The transition to clean vehicle technologies such as electric vehicles will benefit consumers everywhere, promising lower operating and maintenance costs, along with less pollution and a cleaner environment. But the drivers with the greatest economic potential to gain by purchasing an electric vehicle are the residents of small towns and rural counties. Drivers living outside of urban areas often have farther to travel to work, shop, and visit a doctor. They have to repair their vehicles more frequently, they produce more carbon emissions per capita, and they spend more money on gasoline￼￼. As a result, rural drivers have the greatest potential to save money by making the switch to an electric vehicle. Read more >
December 13, 2018 1:01 PM EDT
November 9, 2018 2:14 PM EDT
You may have heard that natural gas is “clean.” Compared to coal, natural gas produces less global warming emissions and air pollution. But coal is just about the dirtiest way to produce electricity, so almost anything will seem cleaner in comparison. The fact of the matter is that natural gas power plants still produce a significant amount of air pollution, and that’s a problem.
September 6, 2018 2:59 PM EDT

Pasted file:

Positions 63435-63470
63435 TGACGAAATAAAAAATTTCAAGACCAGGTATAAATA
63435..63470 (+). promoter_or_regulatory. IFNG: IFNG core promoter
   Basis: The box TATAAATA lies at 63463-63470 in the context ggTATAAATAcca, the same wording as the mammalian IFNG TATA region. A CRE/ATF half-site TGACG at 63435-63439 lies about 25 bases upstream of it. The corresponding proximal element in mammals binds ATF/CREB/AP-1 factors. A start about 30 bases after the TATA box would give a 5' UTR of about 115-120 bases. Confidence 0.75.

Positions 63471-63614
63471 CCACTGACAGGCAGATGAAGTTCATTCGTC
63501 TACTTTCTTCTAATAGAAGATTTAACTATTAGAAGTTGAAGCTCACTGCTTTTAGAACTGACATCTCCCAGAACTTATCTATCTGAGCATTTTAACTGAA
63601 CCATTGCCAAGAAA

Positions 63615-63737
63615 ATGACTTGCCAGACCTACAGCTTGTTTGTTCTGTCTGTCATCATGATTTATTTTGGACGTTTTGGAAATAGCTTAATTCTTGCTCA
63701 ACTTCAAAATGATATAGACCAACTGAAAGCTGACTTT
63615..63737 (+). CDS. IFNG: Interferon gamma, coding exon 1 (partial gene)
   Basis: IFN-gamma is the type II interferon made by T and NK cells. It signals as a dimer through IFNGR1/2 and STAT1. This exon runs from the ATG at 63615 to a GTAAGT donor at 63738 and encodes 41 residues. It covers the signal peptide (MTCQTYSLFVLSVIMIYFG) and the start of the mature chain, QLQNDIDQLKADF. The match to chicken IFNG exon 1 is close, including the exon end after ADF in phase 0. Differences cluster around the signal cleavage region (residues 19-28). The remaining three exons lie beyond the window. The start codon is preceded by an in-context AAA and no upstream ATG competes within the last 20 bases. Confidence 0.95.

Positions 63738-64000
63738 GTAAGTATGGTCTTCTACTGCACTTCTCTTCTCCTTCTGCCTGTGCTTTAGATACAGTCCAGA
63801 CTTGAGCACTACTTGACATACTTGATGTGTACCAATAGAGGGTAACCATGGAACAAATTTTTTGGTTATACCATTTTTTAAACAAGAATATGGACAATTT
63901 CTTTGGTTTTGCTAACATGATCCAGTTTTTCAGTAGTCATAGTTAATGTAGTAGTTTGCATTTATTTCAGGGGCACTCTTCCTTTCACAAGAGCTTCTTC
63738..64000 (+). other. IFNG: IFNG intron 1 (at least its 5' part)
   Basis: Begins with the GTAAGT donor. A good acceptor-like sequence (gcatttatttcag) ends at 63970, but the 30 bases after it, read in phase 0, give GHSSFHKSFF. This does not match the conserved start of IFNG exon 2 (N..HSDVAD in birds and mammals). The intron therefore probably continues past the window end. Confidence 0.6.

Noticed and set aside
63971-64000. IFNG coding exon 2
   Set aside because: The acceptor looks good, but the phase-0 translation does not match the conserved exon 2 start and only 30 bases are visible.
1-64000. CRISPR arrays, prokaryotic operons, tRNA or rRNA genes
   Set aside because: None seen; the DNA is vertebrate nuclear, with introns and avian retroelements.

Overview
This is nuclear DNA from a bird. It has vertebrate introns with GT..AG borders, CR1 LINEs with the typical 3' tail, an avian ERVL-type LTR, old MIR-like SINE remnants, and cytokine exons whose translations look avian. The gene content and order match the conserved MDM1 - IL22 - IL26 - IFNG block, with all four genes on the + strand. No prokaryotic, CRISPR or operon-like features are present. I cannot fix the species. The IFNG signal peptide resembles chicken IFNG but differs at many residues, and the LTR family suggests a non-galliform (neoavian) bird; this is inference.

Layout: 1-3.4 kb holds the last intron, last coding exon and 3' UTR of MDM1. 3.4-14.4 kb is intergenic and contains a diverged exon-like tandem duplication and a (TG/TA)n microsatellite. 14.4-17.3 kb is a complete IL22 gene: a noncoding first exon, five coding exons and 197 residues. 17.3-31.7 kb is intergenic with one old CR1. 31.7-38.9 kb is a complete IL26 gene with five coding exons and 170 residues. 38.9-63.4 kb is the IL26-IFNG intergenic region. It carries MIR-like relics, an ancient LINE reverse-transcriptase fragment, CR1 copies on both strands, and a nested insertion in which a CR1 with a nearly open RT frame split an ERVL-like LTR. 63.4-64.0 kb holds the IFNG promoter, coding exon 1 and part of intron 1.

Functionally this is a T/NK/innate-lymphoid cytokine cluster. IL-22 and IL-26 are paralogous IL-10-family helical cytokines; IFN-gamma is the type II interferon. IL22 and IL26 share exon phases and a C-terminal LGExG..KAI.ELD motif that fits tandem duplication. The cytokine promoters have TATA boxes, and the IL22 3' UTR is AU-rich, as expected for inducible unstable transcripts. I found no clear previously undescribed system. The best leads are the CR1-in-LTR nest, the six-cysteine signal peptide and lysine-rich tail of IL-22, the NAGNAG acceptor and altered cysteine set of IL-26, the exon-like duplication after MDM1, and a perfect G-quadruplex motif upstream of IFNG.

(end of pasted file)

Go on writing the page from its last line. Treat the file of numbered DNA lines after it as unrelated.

The fight against climate change will be won or lost depending on how successful we are at decarbonizing the transportation sector. Transportation is the largest source of carbon dioxide emissions responsible for climate change in the United States, and in California, and while emissions from electricity generation have been falling, emissions from transportation have been rising. Getting these emissions in check requires steady higher efficiency conventional vehicles, a rapid transition to electric vehicles, and cleaner fuels that reduce the carbon emissions of the fuels used by all our vehicles.
August 31, 2018 10:34 AM EDT
June 15, 2018 1:44 PM EDT
The Massachusetts Senate yesterday unanimously passed an energy bill that promises to dramatically reshape the vehicles and fuels that power our transportation system.
If enacted, this legislation would make Massachusetts a national and even global leader in the deployment of electric vehicle technology. It would dramatically reduce our consumption of oil, and the pollution that comes from petroleum. It would save lives by significantly improving air quality, especially in urban areas. It would produce a stronger and more resilient modern grid that will provide ratepayers with greater efficiency and reliability. And it would produce long-term cost savings for Massachusetts drivers and transit agencies.